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Quid pro Quo: National Institutions and Sudden Stops in International Capital Movements


  • Eduardo A. Cavallo


  • Andrés Velasco


The paper explores the incidence of sudden stops in capital flows on the incentives for building national institutions that secure property rights in a world where sovereign defaults are possible equilibrium outcomes. Also thepaper builds upon the benchmark model of sovereign default and direct creditor sanctions by Obstfeld and Rogoff (1996). In their model it is in the debtor country’s interest to “tie its hands” and secure the property rights of lenders as much as possible because this enhances the credibility of the country’s romise to repay and prevents default altogether. It incorporate two key features of today’s international financial markets that are absent from the benchmark model: the possibility that lenders can trigger sudden stops in capital movements, and debt contracts in which lenders transfer resources to the country at the start of the period, which have to be repaid later. The papershows that under these conditions the advice “build institutions to secure repayment at all costs” may be very bad advice indeed.

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  • Eduardo A. Cavallo & Andrés Velasco, 2006. "Quid pro Quo: National Institutions and Sudden Stops in International Capital Movements," Research Department Publications 4490, Inter-American Development Bank, Research Department.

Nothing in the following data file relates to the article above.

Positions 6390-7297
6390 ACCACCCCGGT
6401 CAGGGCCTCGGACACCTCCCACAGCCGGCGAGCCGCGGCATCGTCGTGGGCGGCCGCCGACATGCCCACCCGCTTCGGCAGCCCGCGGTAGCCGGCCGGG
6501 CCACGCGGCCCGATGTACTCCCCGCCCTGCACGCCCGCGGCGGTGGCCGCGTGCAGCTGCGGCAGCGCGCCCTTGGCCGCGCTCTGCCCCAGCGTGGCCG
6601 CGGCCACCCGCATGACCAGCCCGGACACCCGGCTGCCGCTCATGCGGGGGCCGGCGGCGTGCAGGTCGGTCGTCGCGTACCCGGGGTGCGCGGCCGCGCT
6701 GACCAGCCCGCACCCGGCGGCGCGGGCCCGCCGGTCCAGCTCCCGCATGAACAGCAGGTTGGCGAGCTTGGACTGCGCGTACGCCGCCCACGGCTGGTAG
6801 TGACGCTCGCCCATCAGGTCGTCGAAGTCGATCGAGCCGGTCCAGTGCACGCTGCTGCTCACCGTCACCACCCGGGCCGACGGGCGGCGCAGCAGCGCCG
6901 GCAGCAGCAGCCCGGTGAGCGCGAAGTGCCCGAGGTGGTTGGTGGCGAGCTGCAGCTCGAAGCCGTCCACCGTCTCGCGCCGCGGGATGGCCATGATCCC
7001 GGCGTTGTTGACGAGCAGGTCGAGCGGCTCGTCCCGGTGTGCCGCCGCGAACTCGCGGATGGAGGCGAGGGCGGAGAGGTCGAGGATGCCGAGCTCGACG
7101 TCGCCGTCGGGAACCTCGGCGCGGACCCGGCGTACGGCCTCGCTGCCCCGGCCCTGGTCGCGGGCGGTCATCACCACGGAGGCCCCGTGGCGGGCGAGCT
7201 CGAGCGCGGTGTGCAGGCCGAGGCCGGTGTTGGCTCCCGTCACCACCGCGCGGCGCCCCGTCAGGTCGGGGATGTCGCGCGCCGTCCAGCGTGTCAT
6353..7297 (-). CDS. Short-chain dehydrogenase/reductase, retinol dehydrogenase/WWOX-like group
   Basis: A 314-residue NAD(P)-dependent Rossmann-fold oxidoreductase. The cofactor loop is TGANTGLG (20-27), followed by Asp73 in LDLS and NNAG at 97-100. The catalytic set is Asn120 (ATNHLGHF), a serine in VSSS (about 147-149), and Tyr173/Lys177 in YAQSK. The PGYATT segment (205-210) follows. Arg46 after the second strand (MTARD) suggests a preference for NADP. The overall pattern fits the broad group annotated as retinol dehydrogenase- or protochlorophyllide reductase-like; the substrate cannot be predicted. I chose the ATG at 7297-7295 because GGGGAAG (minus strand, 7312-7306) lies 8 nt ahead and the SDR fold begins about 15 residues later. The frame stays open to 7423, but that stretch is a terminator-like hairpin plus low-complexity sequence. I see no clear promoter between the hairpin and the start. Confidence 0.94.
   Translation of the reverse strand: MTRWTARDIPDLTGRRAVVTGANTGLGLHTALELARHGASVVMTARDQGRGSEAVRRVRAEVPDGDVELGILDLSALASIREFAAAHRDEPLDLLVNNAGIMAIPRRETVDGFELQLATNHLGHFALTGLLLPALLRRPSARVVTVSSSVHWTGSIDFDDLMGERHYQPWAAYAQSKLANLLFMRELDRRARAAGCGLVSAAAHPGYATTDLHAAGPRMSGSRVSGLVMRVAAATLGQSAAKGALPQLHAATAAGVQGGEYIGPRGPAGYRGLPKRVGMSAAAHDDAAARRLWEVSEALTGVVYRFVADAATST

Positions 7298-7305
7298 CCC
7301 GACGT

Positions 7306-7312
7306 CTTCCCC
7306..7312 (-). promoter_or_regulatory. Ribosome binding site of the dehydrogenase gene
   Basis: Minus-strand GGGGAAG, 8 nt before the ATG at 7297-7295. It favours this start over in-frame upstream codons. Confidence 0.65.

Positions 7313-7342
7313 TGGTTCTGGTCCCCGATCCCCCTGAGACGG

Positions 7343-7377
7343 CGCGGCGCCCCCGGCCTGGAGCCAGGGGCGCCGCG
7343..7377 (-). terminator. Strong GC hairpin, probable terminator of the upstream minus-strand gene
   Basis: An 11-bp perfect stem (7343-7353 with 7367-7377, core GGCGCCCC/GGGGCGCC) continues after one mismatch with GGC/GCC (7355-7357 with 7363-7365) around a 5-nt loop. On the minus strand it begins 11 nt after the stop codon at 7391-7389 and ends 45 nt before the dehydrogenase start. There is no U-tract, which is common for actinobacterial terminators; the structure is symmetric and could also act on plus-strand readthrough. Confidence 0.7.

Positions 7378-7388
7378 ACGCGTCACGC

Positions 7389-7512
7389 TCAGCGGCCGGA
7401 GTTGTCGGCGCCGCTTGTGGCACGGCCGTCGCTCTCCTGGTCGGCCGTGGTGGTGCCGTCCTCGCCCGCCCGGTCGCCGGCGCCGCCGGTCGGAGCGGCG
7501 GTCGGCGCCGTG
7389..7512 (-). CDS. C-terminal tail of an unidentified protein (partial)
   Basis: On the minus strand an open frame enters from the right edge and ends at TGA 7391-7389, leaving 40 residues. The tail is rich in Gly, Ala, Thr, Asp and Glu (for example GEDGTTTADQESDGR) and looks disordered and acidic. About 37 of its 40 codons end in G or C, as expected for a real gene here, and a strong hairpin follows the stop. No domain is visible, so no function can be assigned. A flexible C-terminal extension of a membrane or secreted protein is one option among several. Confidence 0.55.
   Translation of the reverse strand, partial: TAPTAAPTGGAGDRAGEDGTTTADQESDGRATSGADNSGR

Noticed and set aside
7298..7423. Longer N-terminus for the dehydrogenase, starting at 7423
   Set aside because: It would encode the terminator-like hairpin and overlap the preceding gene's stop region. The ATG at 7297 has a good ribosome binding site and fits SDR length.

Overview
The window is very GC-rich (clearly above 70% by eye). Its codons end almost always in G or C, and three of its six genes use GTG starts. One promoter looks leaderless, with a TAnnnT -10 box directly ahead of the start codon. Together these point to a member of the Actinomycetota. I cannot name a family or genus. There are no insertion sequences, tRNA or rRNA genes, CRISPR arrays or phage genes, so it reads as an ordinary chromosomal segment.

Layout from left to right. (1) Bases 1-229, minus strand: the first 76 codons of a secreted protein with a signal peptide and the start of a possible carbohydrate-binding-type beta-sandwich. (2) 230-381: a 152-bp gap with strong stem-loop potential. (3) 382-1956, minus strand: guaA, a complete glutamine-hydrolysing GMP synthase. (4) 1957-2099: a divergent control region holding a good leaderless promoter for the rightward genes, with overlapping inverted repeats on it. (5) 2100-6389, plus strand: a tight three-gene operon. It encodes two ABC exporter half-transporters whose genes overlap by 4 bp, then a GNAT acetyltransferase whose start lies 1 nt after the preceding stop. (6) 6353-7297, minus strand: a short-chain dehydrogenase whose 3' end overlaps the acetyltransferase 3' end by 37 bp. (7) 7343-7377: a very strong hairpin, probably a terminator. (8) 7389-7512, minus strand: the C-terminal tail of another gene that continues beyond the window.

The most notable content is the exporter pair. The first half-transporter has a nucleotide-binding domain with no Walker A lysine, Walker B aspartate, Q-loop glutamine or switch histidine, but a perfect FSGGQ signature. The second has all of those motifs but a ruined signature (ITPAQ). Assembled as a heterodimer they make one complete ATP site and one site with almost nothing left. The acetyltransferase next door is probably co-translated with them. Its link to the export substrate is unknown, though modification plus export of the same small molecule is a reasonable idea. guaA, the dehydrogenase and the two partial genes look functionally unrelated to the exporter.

• Handle: RePEc:idb:wpaper:4490

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    References listed on IDEAS

    1. Morris, Stephen & Shin, Hyun Song, 1998. "Unique Equilibrium in a Model of Self-Fulfilling Currency Attacks," American Economic Review, American Economic Association, vol. 88(3), pages 587-597, June.
    2. Eduardo A. Cavallo, 2005. "Trade, gravity, and sudden stops: on how commercial trade can increase the stability of capital flows," FRB Atlanta Working Paper 2005-23, Federal Reserve Bank of Atlanta.
    3. Brian D. Wright & Kenneth M. Kletzer, 2000. "Sovereign Debt as Intertemporal Barter," American Economic Review, American Economic Association, vol. 90(3), pages 621-639, June.
    4. repec:mes:challe:v:33:y:1990:i:4:p:57-59 is not listed on IDEAS
    5. Cavallo, Eduardo A. & Frankel, Jeffrey A., 2008. "Does openness to trade make countries more vulnerable to sudden stops, or less? Using gravity to establish causality," Journal of International Money and Finance, Elsevier, vol. 27(8), pages 1430-1452, December.
    6. Jonathan Eaton & Mark Gersovitz, 1981. "Debt with Potential Repudiation: Theoretical and Empirical Analysis," Review of Economic Studies, Oxford University Press, vol. 48(2), pages 289-309.
    7. Sebastian Edwards, 2004. "Financial Openness, Sudden Stops, and Current-Account Reversals," American Economic Review, American Economic Association, vol. 94(2), pages 59-64, May.
    8. Guillermo A. Calvo & Alejandro Izquierdo & Luis-Fernando Mejía, 2004. "On the empirics of Sudden Stops: the relevance of balance-sheet effects," Proceedings, Federal Reserve Bank of San Francisco, issue Jun.
    9. Rudger Dornbusch & Ilan Goldfajn & Rodrigo O. Valdés, 1995. "Currency Crises and Collapses," Brookings Papers on Economic Activity, Economic Studies Program, The Brookings Institution, vol. 26(2), pages 219-294.
    10. Guillermo A. Calvo, 1998. "Capital Flows and Capital-Market Crises: The Simple Economics of Sudden Stops," Journal of Applied Economics, Universidad del CEMA, vol. 1, pages 35-54, November.
    11. Guillermo A. Calvo & Alejandro Izquierdo & Ernesto Talvi, 2002. "Sudden Stops, the Real Exchange Rate and Fiscal Sustainability: Argentina's Lessons," IDB Publications (Working Papers) 1909, Inter-American Development Bank.
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